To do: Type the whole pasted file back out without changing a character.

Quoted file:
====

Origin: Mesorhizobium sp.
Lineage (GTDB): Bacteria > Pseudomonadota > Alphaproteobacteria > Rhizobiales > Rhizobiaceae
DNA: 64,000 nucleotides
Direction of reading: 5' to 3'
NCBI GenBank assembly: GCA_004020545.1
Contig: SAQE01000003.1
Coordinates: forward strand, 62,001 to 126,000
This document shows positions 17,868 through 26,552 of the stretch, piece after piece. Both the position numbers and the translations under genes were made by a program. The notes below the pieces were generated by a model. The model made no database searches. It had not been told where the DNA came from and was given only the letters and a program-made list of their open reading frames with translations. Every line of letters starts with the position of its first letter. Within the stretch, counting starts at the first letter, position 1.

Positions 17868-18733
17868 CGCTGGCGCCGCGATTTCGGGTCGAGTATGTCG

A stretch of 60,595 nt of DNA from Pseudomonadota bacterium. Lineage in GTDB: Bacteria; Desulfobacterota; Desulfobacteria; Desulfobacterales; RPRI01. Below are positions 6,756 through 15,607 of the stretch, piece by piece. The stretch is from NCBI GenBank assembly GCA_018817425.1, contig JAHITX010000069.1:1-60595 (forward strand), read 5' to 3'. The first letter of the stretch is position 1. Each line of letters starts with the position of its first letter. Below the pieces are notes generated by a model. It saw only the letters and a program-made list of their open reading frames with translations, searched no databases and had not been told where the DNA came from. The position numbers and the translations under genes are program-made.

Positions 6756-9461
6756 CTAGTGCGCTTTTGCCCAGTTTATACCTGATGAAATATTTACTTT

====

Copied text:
Origin: Mesorhizobium sp.
Lineage (GTDB): Bacteria > Pseudomonadota > Alphaproteobacteria > Rhizobiales > Rhizobiaceae
DNA: 64,000 nucleotides
Direction of reading: 5' to 3'
NCBI GenBank assembly: GCA_004020545.1
Contig: SAQE01000003.1
Coordinates: forward strand, 62,001 to 126,000
This document shows positions 17,868 through 26,552 of the stretch, piece after piece. Both the position numbers and the translations under genes were made by a program. The notes below the pieces were generated by a model. The model made no database searches. It had not been told where the DNA came from and was given only the letters and a program-made list of their open reading frames with translations. Every line of letters starts with the position of its first letter. Within the stretch, counting starts at the first letter, position 1.

Positions 17868-18733
17868 CGCTGGCGCCGCGATTTCGGGTCGAGTATGTCG

A stretch of 60,595 nt of DNA from Pseudomonadota bacterium. Lineage in GTDB: Bacteria; Desulfobacterota; Desulfobacteria; Desulfobacterales; RPRI01. Below are positions 6,756 through 15,607 of the stretch, piece by piece. The stretch is from NCBI GenBank assembly GCA_018817425.1, contig JAHITX010000069.1:1-60595 (forward strand), read 5' to 3'. The first letter of the stretch is position 1. Each line of letters starts with the position of its first letter. Below the pieces are notes generated by a model. It saw only the letters and a program-made list of their open reading frames with translations, searched no databases and had not been told where the DNA came from. The position numbers and the translations under genes are program-made.

Positions 6756-9461
6756 CTAGTGCGCTTTTGCCCAGTTTATACCTGATGAAATATTTACTTT